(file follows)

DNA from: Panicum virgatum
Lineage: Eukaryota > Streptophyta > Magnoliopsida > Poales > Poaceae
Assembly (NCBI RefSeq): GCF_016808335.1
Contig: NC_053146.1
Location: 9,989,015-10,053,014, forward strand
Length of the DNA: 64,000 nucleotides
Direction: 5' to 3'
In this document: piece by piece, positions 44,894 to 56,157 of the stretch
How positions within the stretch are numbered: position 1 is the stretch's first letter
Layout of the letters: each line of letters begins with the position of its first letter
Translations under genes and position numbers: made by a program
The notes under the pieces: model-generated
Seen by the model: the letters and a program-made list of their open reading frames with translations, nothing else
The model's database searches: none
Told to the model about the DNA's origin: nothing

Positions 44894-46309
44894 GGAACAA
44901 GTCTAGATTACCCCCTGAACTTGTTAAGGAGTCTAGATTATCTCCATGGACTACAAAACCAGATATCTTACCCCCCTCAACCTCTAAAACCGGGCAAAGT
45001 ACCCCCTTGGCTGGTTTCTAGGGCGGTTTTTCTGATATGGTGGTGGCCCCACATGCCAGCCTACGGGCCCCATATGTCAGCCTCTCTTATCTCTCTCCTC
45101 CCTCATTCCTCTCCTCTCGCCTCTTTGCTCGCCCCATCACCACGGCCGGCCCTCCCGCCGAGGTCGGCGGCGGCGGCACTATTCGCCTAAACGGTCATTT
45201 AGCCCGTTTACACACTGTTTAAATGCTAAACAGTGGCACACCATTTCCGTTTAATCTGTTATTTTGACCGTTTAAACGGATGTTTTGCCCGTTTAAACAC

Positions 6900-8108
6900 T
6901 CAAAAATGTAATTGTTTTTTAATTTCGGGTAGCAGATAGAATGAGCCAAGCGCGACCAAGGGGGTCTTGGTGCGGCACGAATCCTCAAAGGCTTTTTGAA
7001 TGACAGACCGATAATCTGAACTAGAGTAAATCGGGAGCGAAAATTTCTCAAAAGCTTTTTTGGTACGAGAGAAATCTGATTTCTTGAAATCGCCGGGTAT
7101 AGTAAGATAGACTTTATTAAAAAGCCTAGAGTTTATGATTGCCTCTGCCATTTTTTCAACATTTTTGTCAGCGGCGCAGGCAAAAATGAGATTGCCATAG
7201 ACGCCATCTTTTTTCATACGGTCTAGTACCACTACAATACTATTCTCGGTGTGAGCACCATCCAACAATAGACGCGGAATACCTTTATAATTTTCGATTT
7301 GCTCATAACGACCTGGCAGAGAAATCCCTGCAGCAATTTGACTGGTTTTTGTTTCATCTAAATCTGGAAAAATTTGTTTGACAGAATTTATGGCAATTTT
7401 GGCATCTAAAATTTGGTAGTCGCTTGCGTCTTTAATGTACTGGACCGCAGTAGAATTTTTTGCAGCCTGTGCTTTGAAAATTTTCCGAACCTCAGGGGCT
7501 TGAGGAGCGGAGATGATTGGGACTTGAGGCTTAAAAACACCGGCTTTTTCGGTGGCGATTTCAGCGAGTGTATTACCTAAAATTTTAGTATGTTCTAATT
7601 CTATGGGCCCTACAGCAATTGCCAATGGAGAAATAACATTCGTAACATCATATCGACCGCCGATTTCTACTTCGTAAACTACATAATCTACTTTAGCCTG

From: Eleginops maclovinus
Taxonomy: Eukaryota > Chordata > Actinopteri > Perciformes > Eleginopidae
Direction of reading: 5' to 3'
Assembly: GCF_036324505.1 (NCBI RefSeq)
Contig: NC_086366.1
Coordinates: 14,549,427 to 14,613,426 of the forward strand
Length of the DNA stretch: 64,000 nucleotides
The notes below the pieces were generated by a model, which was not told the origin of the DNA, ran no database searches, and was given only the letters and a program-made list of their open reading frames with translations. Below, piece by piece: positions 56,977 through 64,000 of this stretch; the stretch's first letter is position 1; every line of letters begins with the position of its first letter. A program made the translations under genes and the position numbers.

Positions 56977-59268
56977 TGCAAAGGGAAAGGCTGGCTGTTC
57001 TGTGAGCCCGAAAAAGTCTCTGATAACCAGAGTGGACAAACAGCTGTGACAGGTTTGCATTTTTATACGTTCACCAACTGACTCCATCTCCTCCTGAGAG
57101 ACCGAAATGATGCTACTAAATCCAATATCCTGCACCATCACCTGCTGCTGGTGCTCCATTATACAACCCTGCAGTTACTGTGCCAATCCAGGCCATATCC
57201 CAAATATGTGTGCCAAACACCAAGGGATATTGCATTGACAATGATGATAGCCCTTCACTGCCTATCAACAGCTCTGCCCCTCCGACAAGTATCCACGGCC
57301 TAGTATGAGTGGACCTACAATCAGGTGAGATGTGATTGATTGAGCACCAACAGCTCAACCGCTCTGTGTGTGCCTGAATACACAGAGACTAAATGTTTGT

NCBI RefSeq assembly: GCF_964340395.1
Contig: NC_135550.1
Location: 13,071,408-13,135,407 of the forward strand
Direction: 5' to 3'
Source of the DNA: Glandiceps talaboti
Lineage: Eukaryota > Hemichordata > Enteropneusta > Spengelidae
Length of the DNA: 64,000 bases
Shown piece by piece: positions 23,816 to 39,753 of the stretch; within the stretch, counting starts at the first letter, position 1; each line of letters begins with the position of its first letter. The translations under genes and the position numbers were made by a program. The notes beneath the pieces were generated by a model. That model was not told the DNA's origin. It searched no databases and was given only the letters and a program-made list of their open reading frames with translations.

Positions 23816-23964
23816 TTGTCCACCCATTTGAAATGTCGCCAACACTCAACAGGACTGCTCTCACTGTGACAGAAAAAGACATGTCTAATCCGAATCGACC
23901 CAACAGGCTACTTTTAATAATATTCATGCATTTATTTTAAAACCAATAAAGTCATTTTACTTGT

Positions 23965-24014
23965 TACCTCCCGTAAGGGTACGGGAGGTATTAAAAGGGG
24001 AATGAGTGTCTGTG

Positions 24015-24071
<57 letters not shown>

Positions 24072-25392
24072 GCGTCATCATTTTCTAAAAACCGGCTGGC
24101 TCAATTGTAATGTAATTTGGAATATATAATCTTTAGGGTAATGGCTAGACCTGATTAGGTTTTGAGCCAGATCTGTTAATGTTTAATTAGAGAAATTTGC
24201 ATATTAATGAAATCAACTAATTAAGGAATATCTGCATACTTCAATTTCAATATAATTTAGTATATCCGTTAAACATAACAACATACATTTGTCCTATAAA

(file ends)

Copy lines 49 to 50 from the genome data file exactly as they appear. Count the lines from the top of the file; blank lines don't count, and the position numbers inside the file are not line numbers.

Direction: 5' to 3'
Source of the DNA: Glandiceps talaboti